Wednesday, April 07, 2010

Neutral examiners

by Craig Ball

Craig Ball
About the Author

Craig Ball is a Texas lawyer who limits his practice to service as a court-appointed special master and consultant in computer forensics and electronic discovery.

I recently posted an open letter to judges on a blog that caters to an e-discovery audience. I asked judges to stop ordering parties to turn over their systems to the opposing side's computer forensic examiners and argued that most civil forensics work should be reserved to neutral examiners.

Now, while you rush to warm the tar and pluck the feathers, please hear me out.

Yes, most of my work as a computer forensic examiner is done as a neutral, but I do a lot as a partisan on either side of civil cases. Even so, use of a neutral isn't something that uniquely benefits me. It's something any competent, ethical examiner can and should do. What I'm advocating won't hurt you; in fact, it'll likely add to your job satisfaction.

Here's what I posted:


"Your Honors:

I just read another opinion where the Court decided to let one side's computer expert examine an opposing party's computers. The Court seemed more concerned with who would pay for the exam than what its consequences might be.

I'm a lawyer and computer forensic examiner, and I make part of my living doing just the sort of examinations the court ordered. I've done a whole bunch of them. So, while part of me wants to encourage courts to order more forensic exams — and I can surely attest to their efficacy in resurrecting data thought gone and exposing case-making evidence — the angel at my ear requires me to softly whisper, "WHAT THE HECK WERE YOU THINKING, JUDGE?!?..."

Read more at http://www.forensicfocus.com/craig-ball

2 comments:

Sean McLinden said...

Having served both as a court appointed master and as a "partisan" expert I'd have to say that while I would agree that the use of a "neutral" party could save considerable expense, I don't think that it is appriopriate or desirable in all circumstances for the following reasons.

First, ours is an adversarial not an inquisitorial system of justice. You could make the same point that there should be a single attorney or, better still, let the Court question the witnesses and eliminate advocates altogether, at least by this logic.

Second, experts are used not only to determine matters of fact but also expert opinions. It becomes the job of the jury to determine how to weigh those opinions in coming to a verdict. Many times, expert opinions are in opposition to each other; was their wiping or not? A single expert can have only one opinion as to the meaning of the facts. That opinion will be based upon skill and experience and may be wrong. Even neutral parties are captive to the biases of their experience. With a single expert, the Court is limited to that bias.

Third, it assumes that there exist experts who know everything, which is simply not the case. I have been in cases where I learned something from other experts and I have been in cases where it has been clear to me that I knew more.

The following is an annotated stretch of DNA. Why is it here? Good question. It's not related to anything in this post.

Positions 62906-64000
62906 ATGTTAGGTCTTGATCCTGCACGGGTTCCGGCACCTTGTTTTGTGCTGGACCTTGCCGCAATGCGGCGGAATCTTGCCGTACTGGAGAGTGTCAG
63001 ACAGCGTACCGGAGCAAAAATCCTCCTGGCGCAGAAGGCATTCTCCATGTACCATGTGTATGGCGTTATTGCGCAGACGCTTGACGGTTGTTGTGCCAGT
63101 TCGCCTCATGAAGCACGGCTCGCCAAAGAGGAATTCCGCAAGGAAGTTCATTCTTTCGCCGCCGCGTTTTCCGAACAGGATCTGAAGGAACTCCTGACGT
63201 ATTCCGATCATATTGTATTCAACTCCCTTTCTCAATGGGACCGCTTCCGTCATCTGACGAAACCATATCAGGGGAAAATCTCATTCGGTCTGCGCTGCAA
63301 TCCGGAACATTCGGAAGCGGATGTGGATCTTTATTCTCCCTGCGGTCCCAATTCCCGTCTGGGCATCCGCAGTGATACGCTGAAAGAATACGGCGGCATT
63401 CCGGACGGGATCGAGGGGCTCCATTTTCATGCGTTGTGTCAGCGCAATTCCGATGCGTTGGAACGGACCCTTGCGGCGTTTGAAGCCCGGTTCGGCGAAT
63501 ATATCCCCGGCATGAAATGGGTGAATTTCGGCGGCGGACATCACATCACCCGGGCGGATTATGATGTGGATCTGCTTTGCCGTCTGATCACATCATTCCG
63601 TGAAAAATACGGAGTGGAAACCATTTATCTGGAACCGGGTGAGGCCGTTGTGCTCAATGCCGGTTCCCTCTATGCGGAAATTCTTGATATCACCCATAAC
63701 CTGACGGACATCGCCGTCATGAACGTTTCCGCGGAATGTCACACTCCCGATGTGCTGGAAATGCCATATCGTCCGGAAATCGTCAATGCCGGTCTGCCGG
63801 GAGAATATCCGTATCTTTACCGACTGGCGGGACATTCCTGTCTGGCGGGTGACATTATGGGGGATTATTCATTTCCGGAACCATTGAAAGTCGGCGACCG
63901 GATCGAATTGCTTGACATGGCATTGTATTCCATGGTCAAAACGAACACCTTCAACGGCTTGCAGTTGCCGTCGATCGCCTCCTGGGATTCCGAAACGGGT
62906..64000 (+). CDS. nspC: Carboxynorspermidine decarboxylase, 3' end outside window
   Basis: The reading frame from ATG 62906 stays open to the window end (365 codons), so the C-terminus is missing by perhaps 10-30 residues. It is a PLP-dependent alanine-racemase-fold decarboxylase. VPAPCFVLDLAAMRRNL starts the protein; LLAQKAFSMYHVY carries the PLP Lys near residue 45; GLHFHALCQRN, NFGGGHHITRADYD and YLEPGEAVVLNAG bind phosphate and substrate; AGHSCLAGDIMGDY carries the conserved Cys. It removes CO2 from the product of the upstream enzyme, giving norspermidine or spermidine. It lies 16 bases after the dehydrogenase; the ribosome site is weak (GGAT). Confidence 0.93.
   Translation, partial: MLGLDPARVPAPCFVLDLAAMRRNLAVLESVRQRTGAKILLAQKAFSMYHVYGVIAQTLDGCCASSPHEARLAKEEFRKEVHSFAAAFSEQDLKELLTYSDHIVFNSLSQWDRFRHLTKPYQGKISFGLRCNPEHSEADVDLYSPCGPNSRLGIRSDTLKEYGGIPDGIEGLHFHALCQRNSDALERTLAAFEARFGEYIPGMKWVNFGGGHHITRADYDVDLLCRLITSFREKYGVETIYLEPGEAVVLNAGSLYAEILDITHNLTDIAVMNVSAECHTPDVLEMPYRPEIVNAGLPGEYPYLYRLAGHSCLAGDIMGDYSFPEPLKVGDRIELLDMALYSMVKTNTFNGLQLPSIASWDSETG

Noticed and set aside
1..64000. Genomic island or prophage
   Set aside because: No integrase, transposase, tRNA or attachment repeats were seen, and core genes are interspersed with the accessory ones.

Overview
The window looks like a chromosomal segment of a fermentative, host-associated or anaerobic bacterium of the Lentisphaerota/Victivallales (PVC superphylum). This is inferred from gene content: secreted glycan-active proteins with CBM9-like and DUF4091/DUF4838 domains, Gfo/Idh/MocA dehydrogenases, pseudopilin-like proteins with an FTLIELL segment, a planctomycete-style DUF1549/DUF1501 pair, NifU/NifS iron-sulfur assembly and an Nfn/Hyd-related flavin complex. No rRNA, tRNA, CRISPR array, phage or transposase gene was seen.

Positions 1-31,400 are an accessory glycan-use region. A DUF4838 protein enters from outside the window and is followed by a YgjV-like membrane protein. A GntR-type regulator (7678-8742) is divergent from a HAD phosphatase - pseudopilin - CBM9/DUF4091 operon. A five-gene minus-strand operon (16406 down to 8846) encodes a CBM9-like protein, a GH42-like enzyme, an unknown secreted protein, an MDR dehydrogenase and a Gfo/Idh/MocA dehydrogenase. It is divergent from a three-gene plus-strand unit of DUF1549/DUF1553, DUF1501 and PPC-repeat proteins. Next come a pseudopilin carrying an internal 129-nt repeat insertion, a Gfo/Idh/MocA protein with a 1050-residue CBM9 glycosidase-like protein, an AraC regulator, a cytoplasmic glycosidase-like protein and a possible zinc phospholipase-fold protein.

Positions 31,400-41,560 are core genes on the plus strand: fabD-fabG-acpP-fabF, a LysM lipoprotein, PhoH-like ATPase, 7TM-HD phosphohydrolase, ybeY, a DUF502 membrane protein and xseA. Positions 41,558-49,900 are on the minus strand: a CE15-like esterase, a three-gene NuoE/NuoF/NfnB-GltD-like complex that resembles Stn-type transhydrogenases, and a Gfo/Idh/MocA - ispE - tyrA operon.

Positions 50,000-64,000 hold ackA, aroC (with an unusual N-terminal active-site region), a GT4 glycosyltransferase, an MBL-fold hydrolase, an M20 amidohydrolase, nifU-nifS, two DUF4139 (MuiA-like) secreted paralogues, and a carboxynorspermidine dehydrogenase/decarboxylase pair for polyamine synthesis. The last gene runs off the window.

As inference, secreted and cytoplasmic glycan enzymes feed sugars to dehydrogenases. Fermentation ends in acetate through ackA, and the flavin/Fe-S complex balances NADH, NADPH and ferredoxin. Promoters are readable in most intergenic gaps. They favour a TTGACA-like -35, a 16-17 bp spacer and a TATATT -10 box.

As an example, in 2007 it was a poorly documented feature of Microsoft Outlook that, when you read a message with an attachment, if you closed the message before closing the attachment, a persistent temporary copy of the attachment would be kept in the user's profile. If you closed the attachment, first, that would not happen.

On the basis of NOT knowing this, an opposing expert testified that the ABSENCE of temporary copies of attachments which contained alleged trade secret information was positive indication that these attachments had been wiped.

If this expert had been the sole "neutral" expert, my client might have been charged with spoliation of evidence.

The reason for the adversarial system that we have is that, though inefficient, the process helps us to refine the law and its application to real world situations.

Similarly, the presence of adversarial experts helps us to separate good forensic practice from "junk science". Sometimes the "expert" will be wrong. Sometimes the expert will miss things that other experts might have detected. Sometimes the expert's conclusions are subject to rebuttal.

For these reasons, and others, I cannot fully endorse the "neutral" party argument, in spite of its seeming attractions.

marian said...

I fully agree with Sean. More, I want to add to "...the presence of adversarial experts helps us to separate good forensic practice from "junk science"..."
Not all experts have up-to-date experience, not all of them use verified methodes and tools, and, from time to time, not all of them are fully indepedent... (this is only my experience). In case of one "neutral examiner" you will not have a chance to show to your "opponent" his amateurism :) This is also one of the arguments for adversarial environment.
Apropos, in case when two forensic reports declare totally different results on the same/similar examination, ther is a chance for court to ask third expert/istitution, to provide an auditorial examination, isn't it? It is not cheap, but it is fair.